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What to Do when You Are in a Car Accident

You’re either reading this because you’ve recently been in a car accident, or you are trying to prepare yourself for the eventuality of a car accident. Hopefully, you’ll never actually need to use this guide, but if you do, it will help you make an unfortunate incident less of a headache. I’ve been involved in auto insurance claims for a number of years, and the following observations will help you and your insurance carrier have a smoother claim process.

Before a car accident ever happens, you need to ensure you have a few items stocked in your car: pen/pencil, paper, disposable camera and your insurance card. Having all of these items handy beforehand will ensure that you can are able to obtain the necessary information and help set the state for a smooth (as possible) incident.

The very first thing you need to consider is your safety. Think about where the accident happened and where your vehicle is currently stopped. If you’re blocking traffic, at the bottom of an icy hill, or around a blind curve the first thing you should do is move your car to the shoulder, if it is possible. If your car is immobile, step away from your vehicle in the direction against the flow of traffic you are blocking. This will ensure that if your vehicle is truck, debris will not be thrown in your direction.

Next, it’s a good to check on the other person to see if they need any medical attention. Helping the other person can by no means be considered an admission of fault.

You want to exchange information with the other person: name, address, telephone number(s) and insurance company and policy number. Basically, you want the other person to have their insurance company be able to reach you. It’s also a good idea to jot down the make/model of any other vehicles and license plates. Make note of how many passengers and try to get their names.

Next, if there are any witnesses who stopped, try to get their name(s) and telephone number(s). Even if it seems clear-cut as to who is at fault for the accident, get their names. Many times, a witness leaves the scene of an accident without leaving their name and something develops later on that would make their statement critical to the investigation.

It’s also a good idea to call the police. In some jurisdictions, you can be charged for leaving the scene of an accident. In other jurisdictions, the coverages available to you depend on whether or not the police were involved with the accident. Besides, it’s always a good idea to have someone oversee the exchange to make sure everyone is cooperative. They likely will not file an actual report if the accident is minor, so don’t expect to have a police report.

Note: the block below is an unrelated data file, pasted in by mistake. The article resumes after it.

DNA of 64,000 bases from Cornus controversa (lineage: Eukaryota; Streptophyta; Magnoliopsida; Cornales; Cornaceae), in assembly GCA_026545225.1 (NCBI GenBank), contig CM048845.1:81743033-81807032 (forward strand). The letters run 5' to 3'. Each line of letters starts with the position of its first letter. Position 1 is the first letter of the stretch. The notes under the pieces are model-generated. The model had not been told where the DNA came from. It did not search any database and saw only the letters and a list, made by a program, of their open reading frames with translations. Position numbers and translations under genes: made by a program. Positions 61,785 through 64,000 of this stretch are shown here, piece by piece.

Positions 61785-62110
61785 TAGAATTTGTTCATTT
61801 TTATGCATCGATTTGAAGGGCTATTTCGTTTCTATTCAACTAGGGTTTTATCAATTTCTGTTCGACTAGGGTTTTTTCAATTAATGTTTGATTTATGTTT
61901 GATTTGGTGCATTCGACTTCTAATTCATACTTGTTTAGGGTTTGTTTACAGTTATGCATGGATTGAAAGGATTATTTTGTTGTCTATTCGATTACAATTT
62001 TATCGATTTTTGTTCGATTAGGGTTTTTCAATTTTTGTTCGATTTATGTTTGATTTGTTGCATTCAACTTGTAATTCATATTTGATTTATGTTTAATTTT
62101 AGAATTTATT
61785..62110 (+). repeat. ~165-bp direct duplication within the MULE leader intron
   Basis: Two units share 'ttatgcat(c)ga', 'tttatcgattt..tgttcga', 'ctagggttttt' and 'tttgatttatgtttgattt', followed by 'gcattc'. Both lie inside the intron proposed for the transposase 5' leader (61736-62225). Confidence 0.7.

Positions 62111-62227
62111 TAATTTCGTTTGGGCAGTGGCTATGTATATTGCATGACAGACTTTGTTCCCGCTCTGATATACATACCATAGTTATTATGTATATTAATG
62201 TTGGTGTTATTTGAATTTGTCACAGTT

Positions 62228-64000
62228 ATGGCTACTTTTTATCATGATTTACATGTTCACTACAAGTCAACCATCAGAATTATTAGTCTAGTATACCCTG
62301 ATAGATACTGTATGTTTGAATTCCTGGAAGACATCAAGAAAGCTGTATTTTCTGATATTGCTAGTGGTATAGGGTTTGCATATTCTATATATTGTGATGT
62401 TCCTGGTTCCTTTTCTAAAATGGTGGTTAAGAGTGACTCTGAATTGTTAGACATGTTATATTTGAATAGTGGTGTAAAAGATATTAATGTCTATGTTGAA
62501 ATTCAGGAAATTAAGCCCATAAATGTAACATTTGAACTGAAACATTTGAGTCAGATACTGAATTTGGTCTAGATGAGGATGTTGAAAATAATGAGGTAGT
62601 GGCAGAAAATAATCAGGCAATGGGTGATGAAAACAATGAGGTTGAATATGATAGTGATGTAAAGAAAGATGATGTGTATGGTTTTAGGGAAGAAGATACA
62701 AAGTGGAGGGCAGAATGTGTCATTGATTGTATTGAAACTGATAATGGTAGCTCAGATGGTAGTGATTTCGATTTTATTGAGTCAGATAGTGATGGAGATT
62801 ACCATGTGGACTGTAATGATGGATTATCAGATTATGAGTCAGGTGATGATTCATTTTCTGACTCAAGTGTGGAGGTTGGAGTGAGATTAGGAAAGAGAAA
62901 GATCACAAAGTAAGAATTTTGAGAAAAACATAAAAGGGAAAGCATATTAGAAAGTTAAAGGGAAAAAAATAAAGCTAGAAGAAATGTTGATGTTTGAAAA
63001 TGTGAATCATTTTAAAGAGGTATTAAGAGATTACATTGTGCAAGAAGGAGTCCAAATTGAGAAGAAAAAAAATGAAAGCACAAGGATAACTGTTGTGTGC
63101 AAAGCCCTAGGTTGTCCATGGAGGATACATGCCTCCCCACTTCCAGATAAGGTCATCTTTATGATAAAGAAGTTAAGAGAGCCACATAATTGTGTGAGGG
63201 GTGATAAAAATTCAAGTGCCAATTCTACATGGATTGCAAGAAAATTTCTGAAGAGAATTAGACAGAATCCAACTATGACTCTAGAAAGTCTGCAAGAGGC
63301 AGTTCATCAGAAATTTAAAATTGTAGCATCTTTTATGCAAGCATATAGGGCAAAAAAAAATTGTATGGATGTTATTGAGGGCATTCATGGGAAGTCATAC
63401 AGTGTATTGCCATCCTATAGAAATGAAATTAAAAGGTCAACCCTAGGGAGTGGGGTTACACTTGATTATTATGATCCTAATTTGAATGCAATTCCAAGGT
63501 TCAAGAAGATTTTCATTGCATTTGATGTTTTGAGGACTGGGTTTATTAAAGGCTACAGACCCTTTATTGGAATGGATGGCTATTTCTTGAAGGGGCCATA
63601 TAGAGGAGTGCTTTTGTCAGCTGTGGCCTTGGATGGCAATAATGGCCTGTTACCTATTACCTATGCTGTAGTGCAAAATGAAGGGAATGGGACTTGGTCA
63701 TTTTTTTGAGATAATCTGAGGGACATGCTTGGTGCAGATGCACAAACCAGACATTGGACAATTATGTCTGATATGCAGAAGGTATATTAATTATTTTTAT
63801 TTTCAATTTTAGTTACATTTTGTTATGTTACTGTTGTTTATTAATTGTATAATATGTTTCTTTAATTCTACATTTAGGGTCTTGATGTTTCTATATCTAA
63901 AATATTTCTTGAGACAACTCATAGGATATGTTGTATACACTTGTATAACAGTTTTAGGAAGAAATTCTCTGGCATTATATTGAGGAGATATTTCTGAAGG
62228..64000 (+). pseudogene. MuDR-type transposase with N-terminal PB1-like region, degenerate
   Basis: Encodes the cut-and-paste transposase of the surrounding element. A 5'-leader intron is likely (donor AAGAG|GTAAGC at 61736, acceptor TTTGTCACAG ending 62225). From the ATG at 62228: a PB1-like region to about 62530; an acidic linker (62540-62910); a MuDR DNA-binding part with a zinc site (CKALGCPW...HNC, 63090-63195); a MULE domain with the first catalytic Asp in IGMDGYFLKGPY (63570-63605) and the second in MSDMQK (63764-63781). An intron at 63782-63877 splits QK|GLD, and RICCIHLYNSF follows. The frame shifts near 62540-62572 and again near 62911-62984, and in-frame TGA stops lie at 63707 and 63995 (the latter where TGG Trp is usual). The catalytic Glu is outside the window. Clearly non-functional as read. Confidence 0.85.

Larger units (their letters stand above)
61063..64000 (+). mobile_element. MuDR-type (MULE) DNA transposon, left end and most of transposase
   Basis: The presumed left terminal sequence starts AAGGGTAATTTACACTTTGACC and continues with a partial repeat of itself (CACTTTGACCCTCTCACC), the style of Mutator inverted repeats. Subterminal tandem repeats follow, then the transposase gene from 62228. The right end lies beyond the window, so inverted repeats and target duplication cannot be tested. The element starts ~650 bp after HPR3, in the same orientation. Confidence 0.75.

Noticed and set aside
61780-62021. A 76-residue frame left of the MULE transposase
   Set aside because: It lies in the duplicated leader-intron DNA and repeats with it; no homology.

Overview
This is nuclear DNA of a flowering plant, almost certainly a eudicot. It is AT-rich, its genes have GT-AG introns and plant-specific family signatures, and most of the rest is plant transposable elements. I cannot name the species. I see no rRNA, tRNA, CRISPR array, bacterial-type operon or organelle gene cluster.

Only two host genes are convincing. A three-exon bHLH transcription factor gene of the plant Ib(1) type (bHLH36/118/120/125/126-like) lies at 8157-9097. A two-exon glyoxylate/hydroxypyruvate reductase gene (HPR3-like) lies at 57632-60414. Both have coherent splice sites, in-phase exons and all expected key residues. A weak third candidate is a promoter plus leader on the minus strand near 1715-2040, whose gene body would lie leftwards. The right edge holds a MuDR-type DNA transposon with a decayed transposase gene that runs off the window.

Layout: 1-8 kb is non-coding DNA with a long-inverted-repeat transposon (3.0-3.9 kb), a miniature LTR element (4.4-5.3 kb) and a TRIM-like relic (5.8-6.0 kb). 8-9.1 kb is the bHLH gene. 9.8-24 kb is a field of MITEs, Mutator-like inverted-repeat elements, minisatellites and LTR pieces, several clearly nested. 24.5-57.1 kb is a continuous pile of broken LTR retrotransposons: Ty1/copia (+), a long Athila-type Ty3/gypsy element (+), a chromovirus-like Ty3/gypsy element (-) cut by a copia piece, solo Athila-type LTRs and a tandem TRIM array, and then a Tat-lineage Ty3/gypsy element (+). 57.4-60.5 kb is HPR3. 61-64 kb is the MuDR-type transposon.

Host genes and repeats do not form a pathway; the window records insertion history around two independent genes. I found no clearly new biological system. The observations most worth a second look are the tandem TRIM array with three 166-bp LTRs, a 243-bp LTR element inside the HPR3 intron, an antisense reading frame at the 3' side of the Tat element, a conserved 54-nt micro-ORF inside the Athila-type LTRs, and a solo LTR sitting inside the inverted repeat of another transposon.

With the disposable camera you keep in your car, take pictures of everything: your car, the other cars with license plates, the drivers and passengers of the other car (assuming this doesn’t create a hostile environment), the scene layout, where the cars came to rest, any debris or skid marks left on the roadway, anything that would have obstructed the view of one driver or another, any non-vehicle property that was damaged, and any thing else you think might be important. If the other driver starts doing jumping jacks and pushups, try to snap a picture of that in case he later says he was so terribly injured. Most of these pictures will be of no use and your insurance company will do little with them, but that is a good thing. However, in few and far between claims, some of this information can be very handy in determining the outcome of the investigation.

Next, call your insurance company. You don’t have to do it from the scene of the accident, in the ambulance, your hospital bed, or as soon as you get home and are too hyper to talk. Do what you need to do to get comfortable, go home, and call to report the accident when you are of clear mind. It is important to report the accident as soon as possible, but there is no problem calling them the next morning if that is what you feel you need to do.

If you’ve calmly followed these steps, you have done everything you can to collect the information your insurance company needs to investigate the accident. From there, it’s a matter of cooperating with your claims representative and following through until the case is resolved.

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